where
m i ( . ) = | γ i ( . ) | + sup ( . ) | δ i ( . ) | , i = 1 , 2 , , n .
Theorem 1.
The time delay system (3) with constant delay, h ( k ) = h , is asymptotically stable if there exist distinct real numbers, | α i | < 1 , i = 1 , , n 1 , such that the following inequality holds true,
| γ n ( . ) | + sup ( . ) | δ n ( . ) | + i = 1 n 1 | γ i ( . ) | + sup ( . ) | δ i ( . ) | | β i | 1 | α i | < 1 .
Proof. 
Choosing a radially unbounded, positive definite Lyapunov function candidate such that
V ( k ) = p ( X ( k ) ) T ρ = i = 1 n ρ i p i ( X ( k ) ) ,
where
p ( X ( k ) ) = ( p 1 ( X ( k ) ) p 2 ( X ( k ) ) p n ( X ( k ) ) ) T ,
ρ = ( ρ 1 ρ 2 ρ n ) T > 0 ,
with
p i ( X ( k ) ) = | X i ( k ) | , i = 1 , , n 1 ,
p n ( X ( k ) ) = X n ( k ) + i = 1 n sup ( . ) | δ i | j = k h ( k ) k 1 X i ( j ) .
Because ρ > 0 , so that V ( k ) > 0 . We obtain the difference V ( k + 1 ) V ( k ) under the solution of (8) as follows:
V ( k + 1 ) V ( k ) = i = 1 n ρ i p i ( X ( k + 1 ) ) p i ( X ( k ) ) .
We notice that
p i ( X ( k + 1 ) ) = | α i X i ( k ) + β i X n ( k ) | | α i | X i ( k ) + β i X n ( k ) , i = 1 , 2 , , n 1 ,
therefore
p i ( X ( k + 1 ) ) p i ( X ( k ) ) | α i | 1 X i ( k ) + β i X n ( k ) , i = 1 , 2 , , n 1 .
and
p n ( X ( k + 1 ) ) p n ( X ( k ) ) = X n ( k + 1 ) + i = 1 n sup ( . ) | δ i ( . ) | j = k + 1 h k X i ( j ) X n ( k ) i = 1 n sup ( . ) | δ i ( . ) | j = k h k 1 X i ( j ) .
Knowing that
(20) i = 1 n sup ( . ) | δ i ( . ) | j = k + 1 h k X i ( j ) i = 1 n sup ( . ) | δ i ( . ) | j = k h k 1 X i ( j ) = i = 1 n sup ( . ) | δ i ( . ) | X i ( k ) (21) i = 1 n sup ( . ) | δ i ( . ) | X i ( k h ) ,
and
| X n ( k + 1 ) | i = 1 n | γ i ( . ) | X i ( k ) + i = 1 n sup ( . ) | δ i ( . ) | X i ( k h ) ,
the substitution of (22) in (20) gives
p n ( k + 1 ) p n ( k ) = | γ n ( . ) | + sup ( . ) | δ n ( . ) | 1 | X n ( k ) | + i = 1 n 1 | γ i ( . ) | + sup ( . ) | δ i ( . ) | X i ( k ) .
it comes from (18), (22) and (20),
V ( k + 1 ) V ( k ) < | X ( k ) | T M 1 T ( S 1 ) ρ .
As nonlinear elements of M 1 T ( S 1 ) , in the last column, are isolated, we obtain constant eigenvector v ( . ) relative to the eigenvalue λ m , where λ m is such that R e ( λ m ) = max { R e ( λ ) , λ λ ( M 1 ( S 1 ) } [9]. Then Δ V ( k ) < 0 if M 1 T ( S 1 ) is the opposite of an M−matrix.
In fact, by Definition 3, ∀ η > 0 , the equation, ( M 1 T ( S 1 ) ) y = η , has a solution. Let y = ρ > 0 this solution, it comes M 1 T ( S 1 ) 1 η = ρ . Then from (23), we obtain: V ( k + 1 ) V ( k ) < | X ( k ) | T M 1 T ( S 1 ) ρ = | X ( k ) | T M 1 T ( S 1 ) ( M 1 T ( S 1 ) 1 ) η = | X ( k ) | T ( η ) = i = 1 n | X i ( k ) | η i < 0 . Moreover, α i , i = 1 , , n 1 , are arbitrary, we choose | α i | < 1 with α i α k , i , k = 1 , , n 1 . It is noted, from Lemmas 1 and 2, that when
m n ( . ) 1 i = 1 n 1 m i ( . ) | β i | | α i | 1 < 0 ,
M 1 ( S 1 ) is an M-matrix. Thus, the proof is finished. □

3.2. Time Varying Delay Case

We take into account, in this sub-section, system S 1 with time varying delay which satisfies the below condition:
h 1 h ( k ) h 2 ,
where h 1 > 0 , h 2 > 0 and h 2 > h 1 . φ ( i ) , i = h 2 , h 2 + 1 , , 0 , are the initial conditions. In this case, some modifications are carried on the matrix M 1 ( . ) to obtain the matrix M 2 ( . ) relative to S 1 for stability condition.
M 2 ( S 1 ) = | α 1 | 1 | β 1 | | α 2 | 1 | β 2 | m 1 ( h , . ) m 2 ( h , . ) m n ( h , . ) 1 ,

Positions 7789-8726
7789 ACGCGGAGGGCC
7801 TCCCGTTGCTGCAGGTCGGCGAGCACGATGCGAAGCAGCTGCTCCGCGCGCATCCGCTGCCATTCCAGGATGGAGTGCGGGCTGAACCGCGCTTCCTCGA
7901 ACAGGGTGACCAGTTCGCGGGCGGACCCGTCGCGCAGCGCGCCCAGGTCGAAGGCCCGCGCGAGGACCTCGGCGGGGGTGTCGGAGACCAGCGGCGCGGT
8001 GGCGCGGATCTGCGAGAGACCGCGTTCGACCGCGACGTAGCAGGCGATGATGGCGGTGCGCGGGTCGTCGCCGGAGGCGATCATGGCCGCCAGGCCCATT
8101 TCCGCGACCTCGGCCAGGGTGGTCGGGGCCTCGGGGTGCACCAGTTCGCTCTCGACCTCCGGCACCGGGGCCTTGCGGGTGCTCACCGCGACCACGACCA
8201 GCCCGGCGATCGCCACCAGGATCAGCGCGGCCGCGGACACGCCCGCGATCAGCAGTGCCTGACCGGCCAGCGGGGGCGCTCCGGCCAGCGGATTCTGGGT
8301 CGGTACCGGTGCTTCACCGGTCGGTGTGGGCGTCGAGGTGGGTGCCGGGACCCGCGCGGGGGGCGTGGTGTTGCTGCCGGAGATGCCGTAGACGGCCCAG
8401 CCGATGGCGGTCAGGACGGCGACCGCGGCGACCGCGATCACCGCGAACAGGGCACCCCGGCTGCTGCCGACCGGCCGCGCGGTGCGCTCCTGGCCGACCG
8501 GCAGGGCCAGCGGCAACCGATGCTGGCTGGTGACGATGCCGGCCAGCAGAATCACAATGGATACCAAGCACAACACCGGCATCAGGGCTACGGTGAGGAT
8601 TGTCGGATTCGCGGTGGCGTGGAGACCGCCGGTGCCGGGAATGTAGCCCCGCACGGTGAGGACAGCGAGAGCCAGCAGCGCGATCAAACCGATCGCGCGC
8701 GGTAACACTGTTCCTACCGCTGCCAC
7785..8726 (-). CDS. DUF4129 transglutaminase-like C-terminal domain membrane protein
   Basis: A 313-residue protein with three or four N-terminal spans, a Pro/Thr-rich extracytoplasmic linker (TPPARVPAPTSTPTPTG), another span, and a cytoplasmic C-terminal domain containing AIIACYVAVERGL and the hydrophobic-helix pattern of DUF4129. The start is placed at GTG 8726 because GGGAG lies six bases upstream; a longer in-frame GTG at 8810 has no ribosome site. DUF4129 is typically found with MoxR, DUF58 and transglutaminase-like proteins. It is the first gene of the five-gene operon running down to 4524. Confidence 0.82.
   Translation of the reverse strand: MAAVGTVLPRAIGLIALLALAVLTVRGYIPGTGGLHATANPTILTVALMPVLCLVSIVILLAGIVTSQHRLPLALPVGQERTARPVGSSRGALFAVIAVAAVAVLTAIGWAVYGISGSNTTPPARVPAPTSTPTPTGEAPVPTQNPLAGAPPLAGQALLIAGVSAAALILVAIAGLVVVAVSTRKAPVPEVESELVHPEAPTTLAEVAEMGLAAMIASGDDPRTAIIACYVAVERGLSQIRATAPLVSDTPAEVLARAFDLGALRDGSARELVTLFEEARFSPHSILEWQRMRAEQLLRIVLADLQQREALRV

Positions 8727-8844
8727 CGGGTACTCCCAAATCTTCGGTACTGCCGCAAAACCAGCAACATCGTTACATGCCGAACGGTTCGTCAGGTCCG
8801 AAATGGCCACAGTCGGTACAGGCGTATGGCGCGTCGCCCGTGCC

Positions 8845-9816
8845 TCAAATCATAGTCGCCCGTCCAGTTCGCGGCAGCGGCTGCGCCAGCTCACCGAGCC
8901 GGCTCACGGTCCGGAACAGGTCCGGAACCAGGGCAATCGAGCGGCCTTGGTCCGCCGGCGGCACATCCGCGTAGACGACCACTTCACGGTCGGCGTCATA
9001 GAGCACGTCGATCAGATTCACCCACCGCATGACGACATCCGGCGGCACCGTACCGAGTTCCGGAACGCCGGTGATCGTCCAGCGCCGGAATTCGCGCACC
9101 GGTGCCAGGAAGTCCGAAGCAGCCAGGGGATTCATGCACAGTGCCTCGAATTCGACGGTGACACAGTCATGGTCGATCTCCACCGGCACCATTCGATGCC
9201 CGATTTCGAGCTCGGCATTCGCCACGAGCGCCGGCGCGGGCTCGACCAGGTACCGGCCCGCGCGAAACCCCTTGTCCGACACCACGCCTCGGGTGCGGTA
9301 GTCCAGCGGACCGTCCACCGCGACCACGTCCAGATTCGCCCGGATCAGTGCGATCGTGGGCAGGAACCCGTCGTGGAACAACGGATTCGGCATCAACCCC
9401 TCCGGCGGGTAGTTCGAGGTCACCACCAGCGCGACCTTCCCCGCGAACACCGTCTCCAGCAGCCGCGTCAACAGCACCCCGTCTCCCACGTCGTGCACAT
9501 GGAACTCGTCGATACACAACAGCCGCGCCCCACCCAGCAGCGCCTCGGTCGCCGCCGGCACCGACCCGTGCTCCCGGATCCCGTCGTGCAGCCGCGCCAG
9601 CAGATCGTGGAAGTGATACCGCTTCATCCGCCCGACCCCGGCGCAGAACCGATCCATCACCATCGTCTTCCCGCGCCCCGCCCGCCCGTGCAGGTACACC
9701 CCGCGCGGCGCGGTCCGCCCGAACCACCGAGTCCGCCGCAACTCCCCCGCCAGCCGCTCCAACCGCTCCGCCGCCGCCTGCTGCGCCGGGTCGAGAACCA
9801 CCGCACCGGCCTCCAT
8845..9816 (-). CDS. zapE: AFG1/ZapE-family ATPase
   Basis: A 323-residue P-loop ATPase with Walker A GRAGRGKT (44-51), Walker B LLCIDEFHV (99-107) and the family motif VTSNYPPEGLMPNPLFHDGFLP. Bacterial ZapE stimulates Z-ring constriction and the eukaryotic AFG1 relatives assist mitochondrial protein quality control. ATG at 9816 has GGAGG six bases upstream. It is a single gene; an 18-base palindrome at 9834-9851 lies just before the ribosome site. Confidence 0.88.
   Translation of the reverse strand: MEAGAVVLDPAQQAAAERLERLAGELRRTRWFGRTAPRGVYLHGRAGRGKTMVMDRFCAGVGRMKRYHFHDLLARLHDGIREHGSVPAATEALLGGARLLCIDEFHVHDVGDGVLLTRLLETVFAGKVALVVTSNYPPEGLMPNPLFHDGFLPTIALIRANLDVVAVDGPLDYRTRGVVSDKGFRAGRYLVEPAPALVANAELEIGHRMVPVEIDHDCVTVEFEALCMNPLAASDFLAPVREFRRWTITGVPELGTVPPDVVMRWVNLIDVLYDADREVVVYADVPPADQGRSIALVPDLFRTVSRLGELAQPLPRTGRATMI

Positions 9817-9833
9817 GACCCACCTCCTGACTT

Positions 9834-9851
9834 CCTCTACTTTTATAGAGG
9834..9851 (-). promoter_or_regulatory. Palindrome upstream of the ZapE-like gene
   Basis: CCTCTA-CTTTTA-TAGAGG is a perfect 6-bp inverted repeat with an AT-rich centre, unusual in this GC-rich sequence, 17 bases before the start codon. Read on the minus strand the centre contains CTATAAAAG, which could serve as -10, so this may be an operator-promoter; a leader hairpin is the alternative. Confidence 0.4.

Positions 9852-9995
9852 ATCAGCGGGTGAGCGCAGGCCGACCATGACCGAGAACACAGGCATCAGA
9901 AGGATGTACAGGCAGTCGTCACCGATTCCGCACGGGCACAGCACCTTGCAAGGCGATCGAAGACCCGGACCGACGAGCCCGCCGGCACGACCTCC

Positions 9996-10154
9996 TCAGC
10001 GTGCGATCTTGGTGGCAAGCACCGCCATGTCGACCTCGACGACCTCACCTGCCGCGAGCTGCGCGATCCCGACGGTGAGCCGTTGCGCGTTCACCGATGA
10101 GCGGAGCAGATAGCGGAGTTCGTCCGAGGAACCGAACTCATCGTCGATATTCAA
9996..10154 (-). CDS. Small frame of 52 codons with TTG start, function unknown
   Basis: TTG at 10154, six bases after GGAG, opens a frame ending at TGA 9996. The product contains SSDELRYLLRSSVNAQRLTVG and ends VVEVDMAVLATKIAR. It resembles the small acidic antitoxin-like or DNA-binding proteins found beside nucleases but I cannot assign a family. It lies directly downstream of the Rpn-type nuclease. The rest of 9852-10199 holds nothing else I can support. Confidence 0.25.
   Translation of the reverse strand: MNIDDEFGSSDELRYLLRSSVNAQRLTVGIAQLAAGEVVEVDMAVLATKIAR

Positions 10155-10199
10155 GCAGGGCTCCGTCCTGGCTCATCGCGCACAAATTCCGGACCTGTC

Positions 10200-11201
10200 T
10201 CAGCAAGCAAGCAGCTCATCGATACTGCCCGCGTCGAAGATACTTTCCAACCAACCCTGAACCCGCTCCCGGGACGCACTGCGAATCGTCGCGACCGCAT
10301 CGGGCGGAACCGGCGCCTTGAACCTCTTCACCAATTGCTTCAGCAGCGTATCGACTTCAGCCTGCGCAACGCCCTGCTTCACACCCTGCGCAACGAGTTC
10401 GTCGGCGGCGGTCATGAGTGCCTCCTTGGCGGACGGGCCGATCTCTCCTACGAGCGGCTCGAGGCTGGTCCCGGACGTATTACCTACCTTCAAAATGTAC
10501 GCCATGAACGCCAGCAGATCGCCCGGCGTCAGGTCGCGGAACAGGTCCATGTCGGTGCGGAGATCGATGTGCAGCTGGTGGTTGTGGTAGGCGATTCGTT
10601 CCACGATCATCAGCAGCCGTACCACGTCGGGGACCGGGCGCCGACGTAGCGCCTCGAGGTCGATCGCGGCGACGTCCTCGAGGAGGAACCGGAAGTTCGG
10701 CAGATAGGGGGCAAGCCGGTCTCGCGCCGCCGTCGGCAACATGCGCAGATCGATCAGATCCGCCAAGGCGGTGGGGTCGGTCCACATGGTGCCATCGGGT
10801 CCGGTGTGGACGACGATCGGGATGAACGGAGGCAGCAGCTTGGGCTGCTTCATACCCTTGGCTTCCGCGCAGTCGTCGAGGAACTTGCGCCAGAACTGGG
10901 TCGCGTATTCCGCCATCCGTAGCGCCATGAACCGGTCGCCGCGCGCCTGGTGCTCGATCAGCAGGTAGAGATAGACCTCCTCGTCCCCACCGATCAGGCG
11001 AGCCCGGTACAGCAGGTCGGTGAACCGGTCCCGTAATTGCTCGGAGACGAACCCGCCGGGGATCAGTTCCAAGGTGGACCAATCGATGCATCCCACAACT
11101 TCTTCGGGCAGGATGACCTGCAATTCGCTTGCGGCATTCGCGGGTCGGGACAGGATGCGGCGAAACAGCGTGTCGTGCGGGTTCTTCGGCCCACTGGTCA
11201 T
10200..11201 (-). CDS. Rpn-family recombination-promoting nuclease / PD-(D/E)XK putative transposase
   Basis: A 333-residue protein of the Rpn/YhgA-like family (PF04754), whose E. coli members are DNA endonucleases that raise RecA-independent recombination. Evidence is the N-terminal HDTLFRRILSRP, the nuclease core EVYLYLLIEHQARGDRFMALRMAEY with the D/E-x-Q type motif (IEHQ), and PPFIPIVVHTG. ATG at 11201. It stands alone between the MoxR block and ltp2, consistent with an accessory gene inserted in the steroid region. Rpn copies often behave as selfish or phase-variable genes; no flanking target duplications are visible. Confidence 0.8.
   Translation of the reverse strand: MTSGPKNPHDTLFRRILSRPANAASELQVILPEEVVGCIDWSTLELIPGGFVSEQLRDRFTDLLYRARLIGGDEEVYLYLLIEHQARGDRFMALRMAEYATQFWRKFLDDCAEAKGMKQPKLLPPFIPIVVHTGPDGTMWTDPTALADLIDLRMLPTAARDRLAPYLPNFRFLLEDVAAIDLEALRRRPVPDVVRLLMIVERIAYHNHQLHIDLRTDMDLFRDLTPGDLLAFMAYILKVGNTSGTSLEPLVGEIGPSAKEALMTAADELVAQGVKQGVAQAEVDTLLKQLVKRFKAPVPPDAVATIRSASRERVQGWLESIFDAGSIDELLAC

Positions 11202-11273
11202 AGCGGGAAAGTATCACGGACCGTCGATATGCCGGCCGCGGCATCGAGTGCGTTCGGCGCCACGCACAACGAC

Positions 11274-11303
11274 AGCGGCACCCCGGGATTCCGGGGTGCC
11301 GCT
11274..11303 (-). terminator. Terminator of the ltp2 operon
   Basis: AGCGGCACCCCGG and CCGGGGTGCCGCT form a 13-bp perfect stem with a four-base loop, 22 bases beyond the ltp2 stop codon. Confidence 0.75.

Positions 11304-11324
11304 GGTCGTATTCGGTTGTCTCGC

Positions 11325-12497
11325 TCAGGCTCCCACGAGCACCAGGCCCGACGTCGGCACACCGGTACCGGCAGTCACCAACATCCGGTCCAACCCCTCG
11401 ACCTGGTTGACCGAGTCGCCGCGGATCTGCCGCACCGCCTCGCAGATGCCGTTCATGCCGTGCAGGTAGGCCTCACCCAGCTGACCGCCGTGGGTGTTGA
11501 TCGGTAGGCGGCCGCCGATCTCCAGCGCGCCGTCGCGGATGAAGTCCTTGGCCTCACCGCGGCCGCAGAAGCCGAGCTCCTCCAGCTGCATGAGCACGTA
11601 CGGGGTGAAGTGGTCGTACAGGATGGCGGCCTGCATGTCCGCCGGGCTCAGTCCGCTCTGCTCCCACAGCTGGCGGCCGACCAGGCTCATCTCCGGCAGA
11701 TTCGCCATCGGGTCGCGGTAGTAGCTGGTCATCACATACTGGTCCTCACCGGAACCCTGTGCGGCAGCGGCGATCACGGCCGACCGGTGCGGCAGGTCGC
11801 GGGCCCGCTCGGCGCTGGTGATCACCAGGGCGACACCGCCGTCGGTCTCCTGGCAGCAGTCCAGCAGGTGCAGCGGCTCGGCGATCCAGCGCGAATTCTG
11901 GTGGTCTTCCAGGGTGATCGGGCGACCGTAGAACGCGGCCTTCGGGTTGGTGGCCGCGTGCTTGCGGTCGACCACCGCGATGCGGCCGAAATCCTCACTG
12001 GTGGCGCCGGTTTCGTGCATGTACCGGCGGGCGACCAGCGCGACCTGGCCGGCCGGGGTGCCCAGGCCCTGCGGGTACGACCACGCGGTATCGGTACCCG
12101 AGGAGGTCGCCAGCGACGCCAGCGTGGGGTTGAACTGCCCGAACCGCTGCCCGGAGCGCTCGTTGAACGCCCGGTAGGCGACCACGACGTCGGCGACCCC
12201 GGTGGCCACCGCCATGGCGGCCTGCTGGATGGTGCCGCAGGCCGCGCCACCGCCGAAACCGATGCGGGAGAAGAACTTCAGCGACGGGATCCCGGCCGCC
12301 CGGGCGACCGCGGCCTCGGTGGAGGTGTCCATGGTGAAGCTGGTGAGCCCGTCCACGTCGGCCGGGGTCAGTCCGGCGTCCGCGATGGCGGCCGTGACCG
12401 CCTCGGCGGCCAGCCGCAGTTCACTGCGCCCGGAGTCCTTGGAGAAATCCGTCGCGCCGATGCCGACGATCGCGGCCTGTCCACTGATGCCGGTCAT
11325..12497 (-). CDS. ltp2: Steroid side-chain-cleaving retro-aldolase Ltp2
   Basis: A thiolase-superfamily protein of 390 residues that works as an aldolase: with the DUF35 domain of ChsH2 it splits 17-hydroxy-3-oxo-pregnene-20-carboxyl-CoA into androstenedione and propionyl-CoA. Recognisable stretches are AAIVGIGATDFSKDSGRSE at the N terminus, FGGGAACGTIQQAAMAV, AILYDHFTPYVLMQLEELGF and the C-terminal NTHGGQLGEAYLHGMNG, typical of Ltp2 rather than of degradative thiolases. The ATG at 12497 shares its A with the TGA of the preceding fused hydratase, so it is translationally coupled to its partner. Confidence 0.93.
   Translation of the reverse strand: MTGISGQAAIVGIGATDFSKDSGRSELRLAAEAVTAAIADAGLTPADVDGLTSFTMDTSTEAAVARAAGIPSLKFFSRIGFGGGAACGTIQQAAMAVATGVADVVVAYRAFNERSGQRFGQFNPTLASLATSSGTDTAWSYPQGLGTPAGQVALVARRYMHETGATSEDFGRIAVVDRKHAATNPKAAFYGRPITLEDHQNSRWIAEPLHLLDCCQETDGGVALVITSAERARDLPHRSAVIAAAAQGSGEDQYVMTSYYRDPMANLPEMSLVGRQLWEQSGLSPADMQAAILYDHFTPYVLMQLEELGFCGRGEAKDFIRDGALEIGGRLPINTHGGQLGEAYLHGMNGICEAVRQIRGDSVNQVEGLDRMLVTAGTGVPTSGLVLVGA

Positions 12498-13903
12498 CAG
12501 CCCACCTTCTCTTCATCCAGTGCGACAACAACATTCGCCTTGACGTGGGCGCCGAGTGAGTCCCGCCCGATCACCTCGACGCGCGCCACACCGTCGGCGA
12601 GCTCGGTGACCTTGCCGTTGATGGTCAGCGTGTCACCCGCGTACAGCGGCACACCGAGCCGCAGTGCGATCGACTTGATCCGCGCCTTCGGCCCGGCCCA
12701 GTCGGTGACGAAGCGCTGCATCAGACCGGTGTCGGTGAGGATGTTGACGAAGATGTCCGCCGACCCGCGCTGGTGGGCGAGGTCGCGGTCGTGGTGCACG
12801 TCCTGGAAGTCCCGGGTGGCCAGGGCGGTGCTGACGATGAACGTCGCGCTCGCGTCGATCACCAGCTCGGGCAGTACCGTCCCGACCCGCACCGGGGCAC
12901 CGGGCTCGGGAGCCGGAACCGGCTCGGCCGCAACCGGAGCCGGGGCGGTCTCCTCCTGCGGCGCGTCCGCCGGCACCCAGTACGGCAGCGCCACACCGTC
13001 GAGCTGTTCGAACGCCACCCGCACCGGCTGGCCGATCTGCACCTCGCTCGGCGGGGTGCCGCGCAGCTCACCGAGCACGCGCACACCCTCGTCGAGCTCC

where
m i ( h , . ) = | γ i ( . ) | + Δ h + 1 sup ( . ) | δ i ( . ) | , i = 1 , , n ,
with Δ h = h 2 h 1 .
Theorem 2.
The time varying delayed system (3) is delay dependent asymptotically stable, if there exist distinct real numbers, | α i | < 1 , i = 1 , , n 1 , such that the following inequality holds true
| γ n ( . ) | + Δ h + 1 sup ( . ) | δ n ( . ) | + i = 1 n 1 | γ i ( . ) | + Δ h + 1 sup ( . ) | δ i ( . ) | | β i | 1 | α i | < 1 .
Proof. 
Since α i , i = 1 , , n 1 , are arbitrary, we choose | α i | < 1 with α i α k , i , k = 1 , , n 1 , so that M 2 ( S 1 ) is an arrow form matrix Λ -matrix. Thus, it follows from Lemmas 1 and 2 that if
m n ( h , . ) 1 i = 1 n 1 m i ( h , . ) | β i | | α i | 1 < 0 .
Let ρ ¯ > 0 be a constant vector so that M 2 T ( S 1 ) ρ ¯ < η ¯ remains true for η ¯ < 0 . Therefore, we choose the radially unbounded, positive definite Lyapunov function candidate given below
V ¯ ( k ) = p ¯ ( X ( k ) ) T ρ ¯ = i = 1 n ρ ¯ i p ¯ i ( X ( k ) ) ,
where
p ¯ ( X ( k ) ) = ( p ¯ 1 ( X ( k ) ) p ¯ 2 ( X ( k ) ) p ¯ n ( X ( k ) ) ) T ,
ρ ¯ = ( ρ ¯ 1 ρ ¯ 2 ρ ¯ n ) T > 0 ,
with
p ¯ i ( X ( k ) ) = | X i ( k ) | , i = 1 , , n 1 ,
p ¯ n ( X ( k ) ) = | X n ( k ) | + j = 1 n sup ( . ) | δ j ( . ) | I j ( k ) ,
I j ( k ) = = k h ( k ) k 1 | X j ( ) | + = h 2 + 2 h 1 + 1 m = k + 1 k 1 | X j ( m ) | .
Because ρ ¯ > 0 , so that V ¯ ( k ) > 0 . The difference V ¯ ( k + 1 ) V ¯ ( k ) under the solution of (8) is given by
V ¯ ( k + 1 ) V ¯ ( k ) = i = 1 n ρ ¯ i p ¯ i ( X ( k + 1 ) ) p ¯ i ( X ( k ) ) .
It is seen that
(37) p i ( k + 1 ) p i ( k ) = | X i ( k + 1 ) | | X i ( k ) | (38) ( | α i | 1 ) | X i ( k ) | + | β i | | X n ( k ) | .
The overvaluation of p n ( k + 1 ) p n ( k ) necessitates overvaluing of I j ( k + 1 ) I j ( k ) . The difference below is first computed:
I j ( k + 1 ) I j ( k ) = = k + 1 h ( k + 1 ) k | X j ( ) | + = h 2 + 2 h 1 + 1 m = k + k | X j ( m ) | = k h ( k ) k 1 | X j ( ) | = h 2 + 2 h 1 + 1 m = k + 1 k 1 | X j ( m ) | = = k + 1 h ( k + 1 ) k | X j ( ) | = k h ( k ) k 1 | X j ( ) | + = h 2 + 2 h 1 + 1 m = k + k | X j ( m ) | m = k + 1 k 1 | X j ( m ) | ,
because